6 Italian prime minister Silvio Berlusconi was accused of everything from bribing senators to having ties with the mafia. One of his most outrageous abuses of power came to light in 2010. It involved his alleged dealings with an underage prostitute and his attempt to cover it up.
When a 17-year-old girl was arrested on theft charges, Berlusconi called the police and told them to release her. He falsely claimed the girl was the niece of Egyptian President Mubarak, and that her arrest might lead to a diplomatic crisis. After repeated calls, he successfully got her released. The girl was a belly dancer and alleged prostitute. Six months later, she came forward and said she had been paid thousands of dollars by Berlusconi at orgy-like parties at his private villas.
That accusation led to Berlusconi being charged with paying for sex with an underage prostitute and abusing his office. He was convicted, but he appealed and got acquitted. His defense was that he thought the girl was 18 years old, and he believed she was Mubarak’s niece.
Berlusconi has since been accused of paying off other young women who attended his parties to give false testimonies. During the trial, some of them disputed the claim that the parties were orgies, and instead described them as “elegant dinner parties.”(1,2,3,4)
7 William M. Tweed became a member of the New York State Senate in 1868 and oversaw an organization of corrupt politicians. He was later convicted of stealing more money than any other American politician in history.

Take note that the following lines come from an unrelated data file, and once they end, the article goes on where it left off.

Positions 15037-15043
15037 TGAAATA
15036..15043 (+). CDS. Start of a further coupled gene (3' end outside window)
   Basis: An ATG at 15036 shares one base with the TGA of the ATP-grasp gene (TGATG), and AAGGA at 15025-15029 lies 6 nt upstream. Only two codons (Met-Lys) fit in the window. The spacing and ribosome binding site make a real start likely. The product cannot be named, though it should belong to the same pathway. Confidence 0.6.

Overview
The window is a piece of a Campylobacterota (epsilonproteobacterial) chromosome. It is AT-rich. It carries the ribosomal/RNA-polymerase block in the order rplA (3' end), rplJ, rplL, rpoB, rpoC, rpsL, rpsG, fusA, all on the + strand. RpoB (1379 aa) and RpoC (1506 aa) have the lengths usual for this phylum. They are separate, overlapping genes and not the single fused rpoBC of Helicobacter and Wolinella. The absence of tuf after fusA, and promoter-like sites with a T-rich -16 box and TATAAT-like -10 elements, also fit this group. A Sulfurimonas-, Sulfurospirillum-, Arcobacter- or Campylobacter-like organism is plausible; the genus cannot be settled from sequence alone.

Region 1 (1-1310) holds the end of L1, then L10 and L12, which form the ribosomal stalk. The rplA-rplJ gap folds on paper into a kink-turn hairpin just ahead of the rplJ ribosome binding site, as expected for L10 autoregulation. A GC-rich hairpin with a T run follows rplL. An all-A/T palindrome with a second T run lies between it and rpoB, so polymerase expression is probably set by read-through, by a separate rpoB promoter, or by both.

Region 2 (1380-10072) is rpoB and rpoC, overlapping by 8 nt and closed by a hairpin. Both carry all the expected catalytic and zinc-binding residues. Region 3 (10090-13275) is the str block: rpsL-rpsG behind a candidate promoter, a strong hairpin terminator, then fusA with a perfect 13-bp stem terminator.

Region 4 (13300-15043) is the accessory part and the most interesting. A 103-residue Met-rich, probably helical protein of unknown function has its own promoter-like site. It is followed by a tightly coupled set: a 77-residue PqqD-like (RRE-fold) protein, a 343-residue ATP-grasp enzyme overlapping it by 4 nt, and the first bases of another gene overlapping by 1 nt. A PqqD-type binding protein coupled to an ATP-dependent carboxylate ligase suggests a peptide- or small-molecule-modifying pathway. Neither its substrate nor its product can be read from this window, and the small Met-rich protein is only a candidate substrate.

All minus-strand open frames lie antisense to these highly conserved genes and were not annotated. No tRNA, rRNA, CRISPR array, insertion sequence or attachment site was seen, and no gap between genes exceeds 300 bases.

Tweed was a politician and businessman with many connections to politicians who held high offices in New York. They became known as the “Tweed Ring”. Their methods of embezzlement were simple as one biographer described, “there were no skillful manipulations of figures.” Instead, they had control of the records and simply refused to show them.
The Tweed Ring would tell contractors working for the city to charge extra, up to 100 times more than the true cost, and then they would share the extra money between them. This led to ridiculous contractor bills, such as one plasterer who worked on the construction of a courthouse. He was paid the equivalent of $1.82 million for two days work. In total, it’s estimated Tweed may have stolen as much as $200 million from New York taxpayers.(source)
8 In 2013, Detroit Mayor Kwame M. Kilpatrick was convicted of two dozen federal felony counts, ranging from extortion to mail fraud. He was also accused of ordering corrupt cops to murder a stripper so she couldn’t testify against him. He was dubbed the “crime boss mayor.”
Prosecutors said the mayor’s corruption was so vast that he contributed to the city’s bankruptcy. He was once known as “the hip-hop mayor,” and would wear flashy suits and a diamond-studded earing. But he later earned the nickname of “the crime boss mayor.”